Received this arc for Noteworthy two days before a came out and I just completely forgot to do the review.
Page Count: 400 pages
Sypnosis: Jordan Sun is embarking on her junior year at the Kensington-Blaine Boarding School for the Performing Arts, hopeful that this will be her time: the year she finally gets cast in the school musical. But when her low Alto 2 voice gets her shut out for the third straight year—threatening her future at Kensington-Blaine and jeopardizing her college applications—she’s forced to consider nontraditional options.
In Jordan’s case, really nontraditional. A spot has opened up in the Sharpshooters, Kensington’s elite a cappella octet. Worshipped…revered…all male. Desperate to prove herself, Jordan auditions in her most convincing drag, and it turns out that Jordan Sun, Tenor 1, is exactly what the Sharps are looking for.
Jordan finds herself enmeshed in a precarious juggling act: making friends, alienating friends, crushing on a guy, crushing on a girl, and navigating decades-old rivalries. With her secret growing heavier every day, Jordan pushes beyond gender norms to confront what it means to be a girl (and a guy) in a male-dominated society, and—most importantly—what it means to be herself.
When I read the book at first I adored it. It was refreshing, the writing was amazing, and the fact it was own voices just had me fawning over it. I raved over it on instagram and on goodreads I gave it an immediate 5/5 stars.
The struggles of being an immigrant for a Chinese American were shown as Jordan struggled maintaining the education she wanted alongside with other costs that keep on arriving. It dealt with poverty in such a way that I constantly related to the struggles Jordan’s family went through as they struggled to cover all the expenses that arrived to them. It covers bisexuality and gay in such a fun and lighthearted way that I genuinely enjoyed it. And there is a religious QPOC which is something that is so hard to see in many ya books without them hiding what they feel because of their religion.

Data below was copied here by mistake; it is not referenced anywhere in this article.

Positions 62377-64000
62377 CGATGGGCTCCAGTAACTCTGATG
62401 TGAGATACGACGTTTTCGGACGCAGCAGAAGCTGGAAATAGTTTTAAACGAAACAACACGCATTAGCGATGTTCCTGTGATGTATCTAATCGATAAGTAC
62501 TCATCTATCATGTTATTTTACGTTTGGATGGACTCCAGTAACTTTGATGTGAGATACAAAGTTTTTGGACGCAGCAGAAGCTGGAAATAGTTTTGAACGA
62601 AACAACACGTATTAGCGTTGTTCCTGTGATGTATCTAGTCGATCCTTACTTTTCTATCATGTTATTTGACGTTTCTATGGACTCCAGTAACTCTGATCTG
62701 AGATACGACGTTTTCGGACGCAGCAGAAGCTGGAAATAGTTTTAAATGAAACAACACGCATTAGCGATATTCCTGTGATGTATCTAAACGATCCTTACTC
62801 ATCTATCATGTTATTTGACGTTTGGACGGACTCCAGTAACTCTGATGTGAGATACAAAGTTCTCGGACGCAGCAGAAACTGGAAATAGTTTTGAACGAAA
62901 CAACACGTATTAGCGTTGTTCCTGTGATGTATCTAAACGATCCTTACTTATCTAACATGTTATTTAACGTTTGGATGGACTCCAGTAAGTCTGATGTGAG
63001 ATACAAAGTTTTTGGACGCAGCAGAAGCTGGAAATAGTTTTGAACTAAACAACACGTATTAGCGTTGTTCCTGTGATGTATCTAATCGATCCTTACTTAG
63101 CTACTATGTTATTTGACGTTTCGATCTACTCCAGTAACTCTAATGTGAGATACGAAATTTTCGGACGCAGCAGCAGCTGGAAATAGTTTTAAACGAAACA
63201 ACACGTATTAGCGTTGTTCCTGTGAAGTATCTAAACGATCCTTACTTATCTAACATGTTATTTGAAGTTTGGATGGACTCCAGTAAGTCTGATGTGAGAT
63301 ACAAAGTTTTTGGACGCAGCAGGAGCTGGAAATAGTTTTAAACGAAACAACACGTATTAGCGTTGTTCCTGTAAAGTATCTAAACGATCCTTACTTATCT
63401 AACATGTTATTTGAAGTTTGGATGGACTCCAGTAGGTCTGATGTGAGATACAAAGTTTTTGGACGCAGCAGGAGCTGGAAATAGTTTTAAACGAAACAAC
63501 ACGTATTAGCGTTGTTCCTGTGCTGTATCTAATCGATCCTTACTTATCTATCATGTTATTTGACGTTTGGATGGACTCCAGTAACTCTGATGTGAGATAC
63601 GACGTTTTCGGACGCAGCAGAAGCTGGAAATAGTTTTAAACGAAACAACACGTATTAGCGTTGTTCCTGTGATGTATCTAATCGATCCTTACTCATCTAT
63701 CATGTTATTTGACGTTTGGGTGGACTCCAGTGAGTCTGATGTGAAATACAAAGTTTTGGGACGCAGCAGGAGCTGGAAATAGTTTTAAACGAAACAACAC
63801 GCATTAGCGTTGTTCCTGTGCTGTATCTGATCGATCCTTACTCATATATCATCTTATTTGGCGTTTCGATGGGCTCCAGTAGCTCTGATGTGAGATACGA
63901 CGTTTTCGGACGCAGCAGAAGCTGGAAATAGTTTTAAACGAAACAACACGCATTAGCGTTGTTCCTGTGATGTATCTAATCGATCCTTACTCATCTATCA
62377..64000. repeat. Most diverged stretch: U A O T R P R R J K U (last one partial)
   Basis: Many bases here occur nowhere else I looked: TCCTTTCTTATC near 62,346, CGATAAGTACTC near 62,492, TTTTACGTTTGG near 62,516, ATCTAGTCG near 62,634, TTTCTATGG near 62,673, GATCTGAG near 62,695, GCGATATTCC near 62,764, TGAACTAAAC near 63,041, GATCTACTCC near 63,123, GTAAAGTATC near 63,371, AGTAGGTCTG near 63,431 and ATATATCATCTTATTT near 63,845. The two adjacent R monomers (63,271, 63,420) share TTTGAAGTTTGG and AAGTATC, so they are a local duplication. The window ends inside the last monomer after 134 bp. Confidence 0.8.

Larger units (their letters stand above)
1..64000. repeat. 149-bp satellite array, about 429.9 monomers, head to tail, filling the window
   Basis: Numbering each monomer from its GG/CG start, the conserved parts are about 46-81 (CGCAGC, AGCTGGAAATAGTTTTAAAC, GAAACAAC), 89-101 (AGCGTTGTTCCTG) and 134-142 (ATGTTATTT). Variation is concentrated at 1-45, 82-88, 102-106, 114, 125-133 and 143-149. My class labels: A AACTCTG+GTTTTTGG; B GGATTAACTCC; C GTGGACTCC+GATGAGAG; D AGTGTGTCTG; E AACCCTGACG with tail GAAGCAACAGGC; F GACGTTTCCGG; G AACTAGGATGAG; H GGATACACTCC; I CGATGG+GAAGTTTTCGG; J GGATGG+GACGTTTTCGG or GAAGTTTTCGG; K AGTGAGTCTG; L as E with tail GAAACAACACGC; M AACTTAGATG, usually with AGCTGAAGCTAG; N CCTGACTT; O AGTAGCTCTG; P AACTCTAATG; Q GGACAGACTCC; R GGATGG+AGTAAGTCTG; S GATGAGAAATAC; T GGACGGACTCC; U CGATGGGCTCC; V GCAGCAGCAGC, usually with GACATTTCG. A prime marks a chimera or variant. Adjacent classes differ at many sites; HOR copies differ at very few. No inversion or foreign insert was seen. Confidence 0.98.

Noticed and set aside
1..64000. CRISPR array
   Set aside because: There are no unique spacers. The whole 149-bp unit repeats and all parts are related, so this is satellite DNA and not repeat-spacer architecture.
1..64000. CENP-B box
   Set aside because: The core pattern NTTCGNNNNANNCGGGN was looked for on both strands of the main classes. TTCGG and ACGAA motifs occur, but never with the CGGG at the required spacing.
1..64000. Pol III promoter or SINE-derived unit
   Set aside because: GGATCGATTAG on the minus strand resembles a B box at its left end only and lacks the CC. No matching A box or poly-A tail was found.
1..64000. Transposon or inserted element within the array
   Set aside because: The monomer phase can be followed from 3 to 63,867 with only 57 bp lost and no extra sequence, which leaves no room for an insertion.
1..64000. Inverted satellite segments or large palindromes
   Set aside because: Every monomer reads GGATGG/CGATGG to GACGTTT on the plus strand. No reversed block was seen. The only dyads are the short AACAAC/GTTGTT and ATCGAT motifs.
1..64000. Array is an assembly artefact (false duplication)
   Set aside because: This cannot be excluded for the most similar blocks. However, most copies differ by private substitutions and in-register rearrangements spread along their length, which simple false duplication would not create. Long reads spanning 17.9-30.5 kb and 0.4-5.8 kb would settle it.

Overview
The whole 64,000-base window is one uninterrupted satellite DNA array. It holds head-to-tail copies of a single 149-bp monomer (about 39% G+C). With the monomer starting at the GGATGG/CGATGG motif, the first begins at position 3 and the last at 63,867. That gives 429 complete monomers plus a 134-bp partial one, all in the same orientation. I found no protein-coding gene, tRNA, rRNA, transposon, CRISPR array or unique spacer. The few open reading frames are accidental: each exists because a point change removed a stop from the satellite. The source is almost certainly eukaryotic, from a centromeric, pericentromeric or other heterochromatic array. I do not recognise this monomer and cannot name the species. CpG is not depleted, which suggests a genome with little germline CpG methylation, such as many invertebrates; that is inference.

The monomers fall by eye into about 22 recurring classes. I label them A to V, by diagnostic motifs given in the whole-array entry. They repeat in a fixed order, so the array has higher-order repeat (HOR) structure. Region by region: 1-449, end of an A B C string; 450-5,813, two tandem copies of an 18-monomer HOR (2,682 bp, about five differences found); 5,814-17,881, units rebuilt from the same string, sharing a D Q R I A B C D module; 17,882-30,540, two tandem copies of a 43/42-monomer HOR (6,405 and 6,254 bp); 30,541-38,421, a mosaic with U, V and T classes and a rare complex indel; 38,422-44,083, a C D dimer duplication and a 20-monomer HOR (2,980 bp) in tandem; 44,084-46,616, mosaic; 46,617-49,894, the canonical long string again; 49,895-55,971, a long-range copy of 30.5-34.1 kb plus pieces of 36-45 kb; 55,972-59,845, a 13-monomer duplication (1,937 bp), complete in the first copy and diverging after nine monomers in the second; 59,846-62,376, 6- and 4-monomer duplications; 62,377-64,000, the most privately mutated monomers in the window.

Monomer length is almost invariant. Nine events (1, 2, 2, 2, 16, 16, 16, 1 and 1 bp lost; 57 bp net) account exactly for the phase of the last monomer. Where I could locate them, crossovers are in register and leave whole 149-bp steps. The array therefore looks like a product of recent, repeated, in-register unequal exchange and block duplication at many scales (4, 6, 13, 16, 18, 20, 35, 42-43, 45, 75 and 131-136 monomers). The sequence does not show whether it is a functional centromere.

I had enjoyed it from beginning to end. The story was fun and the group of friends had me laughing out loud at their constant bantering. They were the group of friends that you wanted to be real so you can join them in real life.
“But hey Rea, how come you gave it a 3.5 instead of a 5?” You may be asking and this is why:
Here we go.
I had not acknowledged this until some of my friends and mutuals on social media began pointing this out. With such a big topic on cross dressing why wasn’t there any gender queer, trans, or nonbinary folk? So much discussion about cross dressing and not a single character that is actually going through that in their life.
The book isn’t per se problematic, but it was missing something essential to the topics it was covering.
That’s when I noticed the cover. I hadn’t really looked at the cover when I first read it because I had the kindle edition. It has the male and female gender symbols. It completely disregards the fact intersex and non-binary people exists. It acts as if there is a binary of gender which was what gave me the final reassurance that the book was forgetting something of huge importance.
So yes, many cis people are enjoying this book, in fact I did too when I read it. It’s a cute comfort book. But for all the genderqueer people out there this is not the book for them. Many were made uncomfortable with this book.
Be careful when recommending this book, take into consideration the dangerous binary it is enforcing.
Hope this you enjoyed this review!
Have a great day!